There are also practical benefits of the SMP. For example, active participation of community members in development and creation of the SMP generated community investment and ownership in the initiatives that arose from the findings of the project. As one participant stated, “people start gaining interest and they start gaining a voice and by having that voice, they have ownership to what’s being done with being said, which is going to increase their commitment. So I don’t think they would have the commitment, the level of buy-in had they not done that mapping process” (Counselor and Licensed Therapist).
Additionally, five participants spoke about how the knowledge gained from the SMP affected how they address trauma in their everyday work. One participant, for example, said that how they approach students as an educator has changed as a result of their participation:
We want students to understand that we know that you go through things as well…when you come to school, ‘how can we make school life better, even though you have these things going on?’ And building that relationship with the students in order to allow them to be the best student as a whole, instead of just their academics. ‘How is home?’ You know, ‘is there anything that I can do to help you to help make things better for you at home,’ as opposed to just come into school learning math, science, social studies and language arts.
Another participant who worked in healthcare noted an increased confidence working with clients on issues surrounding trauma as a result of the SMP:
Considerations for organizers of future systems-mapping projects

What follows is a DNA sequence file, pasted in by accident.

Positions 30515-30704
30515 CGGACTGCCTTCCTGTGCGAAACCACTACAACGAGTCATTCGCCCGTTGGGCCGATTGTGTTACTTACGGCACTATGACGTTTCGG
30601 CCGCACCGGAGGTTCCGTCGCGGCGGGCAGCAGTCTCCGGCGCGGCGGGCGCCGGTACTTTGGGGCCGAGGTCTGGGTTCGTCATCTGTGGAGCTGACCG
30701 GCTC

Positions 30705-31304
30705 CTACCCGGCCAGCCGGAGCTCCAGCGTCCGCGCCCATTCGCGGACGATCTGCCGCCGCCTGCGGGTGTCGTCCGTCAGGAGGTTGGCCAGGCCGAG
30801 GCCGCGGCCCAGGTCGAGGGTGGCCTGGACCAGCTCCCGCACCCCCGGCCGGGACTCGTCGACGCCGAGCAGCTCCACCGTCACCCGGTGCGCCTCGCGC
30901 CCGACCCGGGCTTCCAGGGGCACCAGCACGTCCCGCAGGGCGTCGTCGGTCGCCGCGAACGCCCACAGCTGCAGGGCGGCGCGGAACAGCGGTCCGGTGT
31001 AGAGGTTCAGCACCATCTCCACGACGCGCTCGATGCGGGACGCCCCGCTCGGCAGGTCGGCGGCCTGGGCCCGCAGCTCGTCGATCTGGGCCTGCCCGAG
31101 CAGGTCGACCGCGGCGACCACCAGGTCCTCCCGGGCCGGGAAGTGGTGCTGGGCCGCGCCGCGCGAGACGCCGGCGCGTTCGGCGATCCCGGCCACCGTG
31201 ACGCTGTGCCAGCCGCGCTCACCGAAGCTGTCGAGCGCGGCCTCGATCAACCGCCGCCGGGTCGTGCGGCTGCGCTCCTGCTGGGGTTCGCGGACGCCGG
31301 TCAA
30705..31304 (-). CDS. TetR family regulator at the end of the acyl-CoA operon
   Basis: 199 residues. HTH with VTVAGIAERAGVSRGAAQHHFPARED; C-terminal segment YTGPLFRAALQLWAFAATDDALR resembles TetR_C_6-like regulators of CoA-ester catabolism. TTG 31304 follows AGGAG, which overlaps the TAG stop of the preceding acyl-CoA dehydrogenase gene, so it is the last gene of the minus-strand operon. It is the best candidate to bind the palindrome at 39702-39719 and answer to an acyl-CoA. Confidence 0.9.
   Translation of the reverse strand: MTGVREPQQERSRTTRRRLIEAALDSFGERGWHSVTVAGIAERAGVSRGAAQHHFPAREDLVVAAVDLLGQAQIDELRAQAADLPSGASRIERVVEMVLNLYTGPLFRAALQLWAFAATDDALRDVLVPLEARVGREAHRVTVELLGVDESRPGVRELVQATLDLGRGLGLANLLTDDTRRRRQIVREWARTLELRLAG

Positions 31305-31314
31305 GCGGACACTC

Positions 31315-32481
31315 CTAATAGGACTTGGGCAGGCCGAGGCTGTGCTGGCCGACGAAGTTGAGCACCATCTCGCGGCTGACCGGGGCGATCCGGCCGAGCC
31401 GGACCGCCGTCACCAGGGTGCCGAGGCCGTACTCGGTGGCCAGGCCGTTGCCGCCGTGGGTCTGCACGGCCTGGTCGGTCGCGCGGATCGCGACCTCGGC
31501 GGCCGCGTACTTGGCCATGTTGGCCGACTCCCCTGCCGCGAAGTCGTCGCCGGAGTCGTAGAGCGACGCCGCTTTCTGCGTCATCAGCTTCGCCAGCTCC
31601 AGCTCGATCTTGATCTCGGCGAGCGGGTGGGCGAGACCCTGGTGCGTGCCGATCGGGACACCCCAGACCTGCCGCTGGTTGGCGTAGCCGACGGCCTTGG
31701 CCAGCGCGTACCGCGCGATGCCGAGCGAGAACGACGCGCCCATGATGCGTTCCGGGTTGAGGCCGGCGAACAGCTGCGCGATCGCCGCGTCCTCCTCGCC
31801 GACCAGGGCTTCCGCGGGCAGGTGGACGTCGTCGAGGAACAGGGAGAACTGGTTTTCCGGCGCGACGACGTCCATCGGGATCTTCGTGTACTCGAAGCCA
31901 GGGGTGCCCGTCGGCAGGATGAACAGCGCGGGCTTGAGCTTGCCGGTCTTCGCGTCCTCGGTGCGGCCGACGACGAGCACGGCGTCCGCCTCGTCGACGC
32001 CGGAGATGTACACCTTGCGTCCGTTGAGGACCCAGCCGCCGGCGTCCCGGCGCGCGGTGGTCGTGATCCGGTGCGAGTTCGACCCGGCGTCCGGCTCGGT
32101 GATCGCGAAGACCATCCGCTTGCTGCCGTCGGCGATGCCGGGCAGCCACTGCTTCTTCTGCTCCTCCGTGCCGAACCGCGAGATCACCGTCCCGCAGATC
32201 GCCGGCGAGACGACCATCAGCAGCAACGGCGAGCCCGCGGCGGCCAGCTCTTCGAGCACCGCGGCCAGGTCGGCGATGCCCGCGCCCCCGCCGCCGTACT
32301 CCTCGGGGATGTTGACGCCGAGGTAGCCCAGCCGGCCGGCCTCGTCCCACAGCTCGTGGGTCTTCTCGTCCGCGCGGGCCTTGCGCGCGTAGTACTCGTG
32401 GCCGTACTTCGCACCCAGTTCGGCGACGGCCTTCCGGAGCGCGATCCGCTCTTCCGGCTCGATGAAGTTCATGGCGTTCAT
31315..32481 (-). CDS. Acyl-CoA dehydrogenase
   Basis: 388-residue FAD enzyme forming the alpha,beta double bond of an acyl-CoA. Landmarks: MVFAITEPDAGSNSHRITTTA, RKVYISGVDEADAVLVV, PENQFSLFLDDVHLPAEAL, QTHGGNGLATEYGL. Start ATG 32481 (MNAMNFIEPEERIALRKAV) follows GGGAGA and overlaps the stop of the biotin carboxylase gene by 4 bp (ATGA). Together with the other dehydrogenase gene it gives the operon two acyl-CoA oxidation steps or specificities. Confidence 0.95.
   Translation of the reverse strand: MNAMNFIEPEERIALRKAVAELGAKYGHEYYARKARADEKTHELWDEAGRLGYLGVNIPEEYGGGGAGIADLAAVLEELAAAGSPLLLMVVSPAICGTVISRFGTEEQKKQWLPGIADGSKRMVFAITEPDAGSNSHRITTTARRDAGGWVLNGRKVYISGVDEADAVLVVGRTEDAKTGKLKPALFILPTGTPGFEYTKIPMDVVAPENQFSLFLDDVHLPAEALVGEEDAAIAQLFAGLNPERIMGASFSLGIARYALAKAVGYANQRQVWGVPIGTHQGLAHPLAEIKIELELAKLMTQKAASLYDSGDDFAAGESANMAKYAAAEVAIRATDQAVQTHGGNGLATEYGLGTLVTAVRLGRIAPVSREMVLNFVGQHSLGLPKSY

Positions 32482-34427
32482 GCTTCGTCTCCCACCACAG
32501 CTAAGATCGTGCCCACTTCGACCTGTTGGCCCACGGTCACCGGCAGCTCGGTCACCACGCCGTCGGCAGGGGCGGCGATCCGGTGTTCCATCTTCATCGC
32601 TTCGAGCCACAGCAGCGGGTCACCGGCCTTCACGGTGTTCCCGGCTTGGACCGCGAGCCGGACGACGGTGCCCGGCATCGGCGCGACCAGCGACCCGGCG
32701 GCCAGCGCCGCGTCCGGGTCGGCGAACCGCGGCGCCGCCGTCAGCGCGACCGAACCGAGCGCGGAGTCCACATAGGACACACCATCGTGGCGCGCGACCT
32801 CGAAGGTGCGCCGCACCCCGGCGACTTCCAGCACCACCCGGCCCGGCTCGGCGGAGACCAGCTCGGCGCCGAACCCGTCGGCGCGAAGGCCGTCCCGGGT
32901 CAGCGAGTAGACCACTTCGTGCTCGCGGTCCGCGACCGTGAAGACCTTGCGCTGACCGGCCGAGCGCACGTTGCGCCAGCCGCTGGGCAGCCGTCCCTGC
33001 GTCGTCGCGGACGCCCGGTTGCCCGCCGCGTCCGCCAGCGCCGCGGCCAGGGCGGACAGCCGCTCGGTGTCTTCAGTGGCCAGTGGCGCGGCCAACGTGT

Stakeholders who directly participated in the SMP (n = 8) were asked specific questions about their experience with the process itself. All participants emphasized that ROI organizers played an important role in how they perceived the SMP. Participants suggested having dedicated leaders and organizers who are genuine, compassionate, and intentional in their efforts is crucial to stakeholder experience and successful project outcomes. Participants repeatedly emphasized their positive experiences with ROI leadership as one of the reasons they started working with and are continuing to do work around trauma and resilience in partnership with the organization. In particular, participants stressed that it is not enough for organizers to simply include the community; they must also let community stakeholders play a leading role. This includes organizers being open to receiving feedback and making changes as necessary:
They were very open to feedback and because with the feedback they could improve on what they would do if we gave them honest feedback and the leadership were always open to all, sometimes even criticism about the program. And they were always willing to fix whatever they thought might be broken.
In addition, all participants expressed that organizers made genuine efforts to connect with community members on a deeper level, both within and outside of the SMP. By making themselves fully available to the community and fully invested in the community, participants felt that organizers were able to form trusting relationships with community members. These efforts created a space that was safe and affirming for community members to share their experiences with trauma.
They met with everybody you know, and you know you meet with people you let them know you’re, you’re not here to tear down, you’re here to build them up, you’re here to participate. Not, you know, observe and you want to pull people together not, you know, pull them apart, you want to, you want to be a part of the solution, not a part of the problem you, you want to help, not hurt. You know, so all those things. I think they did that and they took their time and they listen, listen to everybody.
(Higher education representative)